Cruise-ship wastewater often exceeds federal water quality and discharge standards at the point it’s released, according to a recent federal government draft report that environmental groups have been seeking for nearly eight years.
Although advanced wastewater treatment systems, which use newer technology, are far better at removing pollutants such as fecal coliform, suspended solids and chlorine than traditional marine sanitation devices, the report said, the majority of ships use the less efficient systems.
Roughly 60 percent of the 130 ships operated by major U.S. cruise lines still use the older systems, according to an estimate last year from the Cruise Lines International Association.
The cruise industry has drawn increasing attention from environmental groups in recent years, because of its rapid expansion and foray into environmentally sensitive corners of the globe.
According to Fort Lauderdale-based CLIA, which represents 24 major cruise operators, ship capacity has burgeoned more than 36 percent since 2002. The industry carried about 12.5 million passengers in 2007. Eight new ships will be introduced this year alone.
The Environmental Protection Agency is asking for public comment on the draft report, including recommendations on ”whether and how to better control and regulate” cruise-ship pollution both nationally and in Alaska, which has tougher standards.
The agency expects to produce a final report by year-end. But environmentalists don’t expect much action out of the EPA.
”It seems clear that neither the EPA under the Bush administration nor Congress plans to do anything about controlling cruise-ship dumping of sewage or gray water any time soon, despite the polluted condition of our oceans and the rapid expansion of the industry into the most pristine waters of North America,” said Teri Shore, campaign manager for marine programs at Friends of the Earth, an environmental group.
Friends of the Earth sued the EPA last May for dragging its feet in issuing the report, which responds to a March 2000 petition from environmental groups asking the agency to assess and regulate cruise-ship pollution.
FORCED TO REPORT
The EPA finally released the draft report in December as part of a settlement of the litigation. Notably absent from the EPA draft are any recommendations or conclusions about whether more regulation is needed.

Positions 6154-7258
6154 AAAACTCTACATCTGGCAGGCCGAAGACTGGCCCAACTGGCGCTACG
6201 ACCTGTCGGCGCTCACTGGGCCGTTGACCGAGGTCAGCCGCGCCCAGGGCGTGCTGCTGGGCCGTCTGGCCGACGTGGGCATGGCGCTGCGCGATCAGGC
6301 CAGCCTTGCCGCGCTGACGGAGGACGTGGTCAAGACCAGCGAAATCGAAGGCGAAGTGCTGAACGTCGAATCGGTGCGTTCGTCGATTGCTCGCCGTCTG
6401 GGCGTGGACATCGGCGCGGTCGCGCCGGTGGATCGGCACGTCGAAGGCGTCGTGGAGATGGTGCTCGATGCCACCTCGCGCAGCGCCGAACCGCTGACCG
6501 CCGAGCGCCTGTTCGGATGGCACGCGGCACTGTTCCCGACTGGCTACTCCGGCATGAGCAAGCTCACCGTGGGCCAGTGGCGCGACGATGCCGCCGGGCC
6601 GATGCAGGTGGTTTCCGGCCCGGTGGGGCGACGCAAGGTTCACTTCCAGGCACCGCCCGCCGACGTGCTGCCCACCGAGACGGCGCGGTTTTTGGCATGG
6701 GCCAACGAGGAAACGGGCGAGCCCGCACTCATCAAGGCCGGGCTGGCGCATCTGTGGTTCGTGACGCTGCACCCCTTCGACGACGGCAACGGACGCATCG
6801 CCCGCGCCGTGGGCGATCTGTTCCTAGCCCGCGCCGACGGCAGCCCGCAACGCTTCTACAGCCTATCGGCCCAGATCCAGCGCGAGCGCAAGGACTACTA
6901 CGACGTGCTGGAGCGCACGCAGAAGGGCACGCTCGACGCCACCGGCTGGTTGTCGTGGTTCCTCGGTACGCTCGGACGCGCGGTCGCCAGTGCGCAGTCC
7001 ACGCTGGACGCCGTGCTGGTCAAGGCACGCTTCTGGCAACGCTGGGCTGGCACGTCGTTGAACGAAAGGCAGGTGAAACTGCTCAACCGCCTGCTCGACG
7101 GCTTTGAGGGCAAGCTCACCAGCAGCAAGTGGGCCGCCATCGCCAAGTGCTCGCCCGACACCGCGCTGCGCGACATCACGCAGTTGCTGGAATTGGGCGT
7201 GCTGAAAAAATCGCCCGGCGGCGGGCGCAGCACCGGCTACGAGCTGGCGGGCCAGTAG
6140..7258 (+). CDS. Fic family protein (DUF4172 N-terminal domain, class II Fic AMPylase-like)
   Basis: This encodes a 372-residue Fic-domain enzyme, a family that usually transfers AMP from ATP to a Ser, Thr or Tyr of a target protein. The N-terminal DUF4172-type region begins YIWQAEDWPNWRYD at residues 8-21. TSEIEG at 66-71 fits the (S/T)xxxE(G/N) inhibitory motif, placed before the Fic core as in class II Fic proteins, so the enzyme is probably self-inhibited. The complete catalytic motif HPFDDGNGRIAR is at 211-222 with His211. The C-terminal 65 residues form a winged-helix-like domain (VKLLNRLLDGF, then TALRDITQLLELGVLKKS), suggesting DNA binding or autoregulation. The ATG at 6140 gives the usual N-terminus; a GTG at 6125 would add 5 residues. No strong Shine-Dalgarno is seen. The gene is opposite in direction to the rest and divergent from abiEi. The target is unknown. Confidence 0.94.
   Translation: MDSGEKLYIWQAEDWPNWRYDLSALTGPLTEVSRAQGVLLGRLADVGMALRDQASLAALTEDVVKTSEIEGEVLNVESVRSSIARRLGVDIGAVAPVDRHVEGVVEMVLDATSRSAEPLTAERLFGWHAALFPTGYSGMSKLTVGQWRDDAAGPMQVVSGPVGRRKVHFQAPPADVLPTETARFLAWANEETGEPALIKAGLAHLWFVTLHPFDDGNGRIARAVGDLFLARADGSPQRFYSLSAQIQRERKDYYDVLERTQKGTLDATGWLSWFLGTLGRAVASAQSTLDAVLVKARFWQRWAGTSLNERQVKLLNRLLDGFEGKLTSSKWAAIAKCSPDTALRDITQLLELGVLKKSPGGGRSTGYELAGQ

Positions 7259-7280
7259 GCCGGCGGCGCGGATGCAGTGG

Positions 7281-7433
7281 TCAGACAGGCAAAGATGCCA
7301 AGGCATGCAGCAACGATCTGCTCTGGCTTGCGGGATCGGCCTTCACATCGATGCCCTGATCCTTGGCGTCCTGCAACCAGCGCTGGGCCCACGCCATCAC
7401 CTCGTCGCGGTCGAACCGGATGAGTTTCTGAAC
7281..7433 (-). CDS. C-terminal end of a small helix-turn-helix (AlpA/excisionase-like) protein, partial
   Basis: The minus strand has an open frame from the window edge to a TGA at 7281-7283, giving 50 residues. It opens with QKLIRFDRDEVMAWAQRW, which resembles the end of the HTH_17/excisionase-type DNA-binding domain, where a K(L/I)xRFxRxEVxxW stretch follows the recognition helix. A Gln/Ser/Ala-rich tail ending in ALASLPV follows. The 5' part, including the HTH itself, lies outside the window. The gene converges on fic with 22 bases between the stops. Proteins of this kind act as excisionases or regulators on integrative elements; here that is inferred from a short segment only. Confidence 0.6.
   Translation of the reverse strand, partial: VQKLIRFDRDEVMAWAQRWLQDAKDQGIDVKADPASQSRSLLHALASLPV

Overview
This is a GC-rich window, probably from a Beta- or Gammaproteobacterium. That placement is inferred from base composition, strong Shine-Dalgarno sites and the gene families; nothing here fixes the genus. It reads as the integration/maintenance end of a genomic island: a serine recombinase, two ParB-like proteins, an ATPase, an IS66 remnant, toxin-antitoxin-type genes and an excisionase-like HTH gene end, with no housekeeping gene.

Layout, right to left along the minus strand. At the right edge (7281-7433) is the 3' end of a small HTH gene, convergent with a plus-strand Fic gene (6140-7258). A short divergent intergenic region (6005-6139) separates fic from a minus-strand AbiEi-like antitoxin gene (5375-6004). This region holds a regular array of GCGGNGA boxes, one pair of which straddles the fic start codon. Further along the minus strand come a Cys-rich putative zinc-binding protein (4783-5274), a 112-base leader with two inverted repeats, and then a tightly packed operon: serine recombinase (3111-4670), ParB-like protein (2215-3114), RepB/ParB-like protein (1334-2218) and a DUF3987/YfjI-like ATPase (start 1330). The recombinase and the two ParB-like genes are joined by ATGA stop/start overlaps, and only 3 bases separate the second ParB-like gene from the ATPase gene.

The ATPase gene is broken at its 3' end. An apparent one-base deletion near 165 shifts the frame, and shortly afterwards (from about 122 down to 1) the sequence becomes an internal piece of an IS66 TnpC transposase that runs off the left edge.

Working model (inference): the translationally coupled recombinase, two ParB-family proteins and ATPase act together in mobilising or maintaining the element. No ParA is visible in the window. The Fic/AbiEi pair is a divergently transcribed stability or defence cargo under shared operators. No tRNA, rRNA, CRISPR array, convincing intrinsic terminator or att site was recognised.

”When EPA completes the Cruise Ship Discharge Assessment Report after consideration of public comment, EPA plans to identify a range of options and alternatives to address these waste streams,” an EPA spokeswoman said in an e-mail.
On a separate front, the EPA is battling in federal appeals court in California to overturn a ruling that would clamp additional regulations on cruise ships and other vessels.
But the EPA draft report does find cause for concern. According to the report, treated sewage from traditional marine sanitation devices contained concentrations of fecal coliform and suspended solids far above EPA standards. In addition, the traditional sanitation devices consistently dumped more bacteria into the water than is safe to meet water quality standards.
Advanced wastewater treatment systems produced far cleaner effluents, but even those exceeded national water quality standards for metals, chlorine and ammonia at the point it’s released, according to the EPA report.
The agency report suggests that the dilution of pollutants as they disperse in the ocean largely blunts any impact, although environmentalists dispute that.
`DILUTION NO SOLUTION’
‘We’re very disappointed they come around to `dilution is the solution to pollution’ — the idea that it’s OK to dump in the ocean, because it’s going to be diluted,” said Jackie Savitz, senior director for pollution campaign for Oceana, an environmental group.
By considering dilution, ”you can’t look at the cumulative effect. Think how many ships were in the same place,” Savitz said.
The cruise industry, through CLIA, has adopted standards for dumping sewage. Its members restrict discharges of treated sewage from the traditional systems to at least four miles offshore when traveling at least six nautical miles an hour.
Similarly, their standards call for untreated gray water, which comes from sinks, showers and laundries, to be dumped at least four miles offshore when a ship is going at least six knots to ensure dilution at sea.
”If you have the older MSDs, the practice is you hold your wastewater until you’re well offshore,” said Michael Crye, an executive vice president and lobbyist for CLIA.
“You either hold your wastewater until you’re well offshore or you treat it with an advanced system.”